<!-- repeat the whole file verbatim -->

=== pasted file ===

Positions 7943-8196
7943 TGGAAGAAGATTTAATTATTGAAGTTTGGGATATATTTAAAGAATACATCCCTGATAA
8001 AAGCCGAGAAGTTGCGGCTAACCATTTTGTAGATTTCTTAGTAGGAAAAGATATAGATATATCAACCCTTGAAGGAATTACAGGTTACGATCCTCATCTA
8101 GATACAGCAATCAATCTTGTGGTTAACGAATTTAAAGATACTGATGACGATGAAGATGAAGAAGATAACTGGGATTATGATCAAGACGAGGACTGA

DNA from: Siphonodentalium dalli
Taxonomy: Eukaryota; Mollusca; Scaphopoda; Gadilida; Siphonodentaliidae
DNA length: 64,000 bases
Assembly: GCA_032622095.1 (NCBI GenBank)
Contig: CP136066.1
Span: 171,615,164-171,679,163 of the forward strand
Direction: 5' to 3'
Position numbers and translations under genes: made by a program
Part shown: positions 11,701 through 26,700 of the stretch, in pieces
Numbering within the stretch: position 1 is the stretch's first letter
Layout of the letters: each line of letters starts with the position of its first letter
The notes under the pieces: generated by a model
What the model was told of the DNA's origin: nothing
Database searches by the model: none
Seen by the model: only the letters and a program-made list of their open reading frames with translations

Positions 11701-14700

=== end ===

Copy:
Positions 7943-8196
7943 TGGAAGAAGATTTAATTATTGAAGTTTGGGATATATTTAAAGAATACATCCCTGATAA
8001 AAGCCGAGAAGTTGCGGCTAACCATTTTGTAGATTTCTTAGTAGGAAAAGATATAGATATATCAACCCTTGAAGGAATTACAGGTTACGATCCTCATCTA
8101 GATACAGCAATCAATCTTGTGGTTAACGAATTTAAAGATACTGATGACGATGAAGATGAAGAAGATAACTGGGATTATGATCAAGACGAGGACTGA

DNA from: Siphonodentalium dalli
Taxonomy: Eukaryota; Mollusca; Scaphopoda; Gadilida; Siphonodentaliidae
DNA length: 64,000 bases
Assembly: GCA_032622095.1 (NCBI GenBank)
Contig: CP136066.1
Span: 171,615,164-171,679,163 of the forward strand
Direction: 5' to 3'
Position numbers and translations under genes: made by a program
Part shown: positions 11,701 through 26,700 of the stretch, in pieces
Numbering within the stretch: position 1 is the stretch's first letter
Layout of the letters: each line of letters starts with the position of its first letter
The notes under the pieces: generated by a model
What the model was told of the DNA's origin: nothing
Database searches by the model: none
Seen by the model: only the letters and a program-made list of their open reading frames with translations

Positions 11701-14700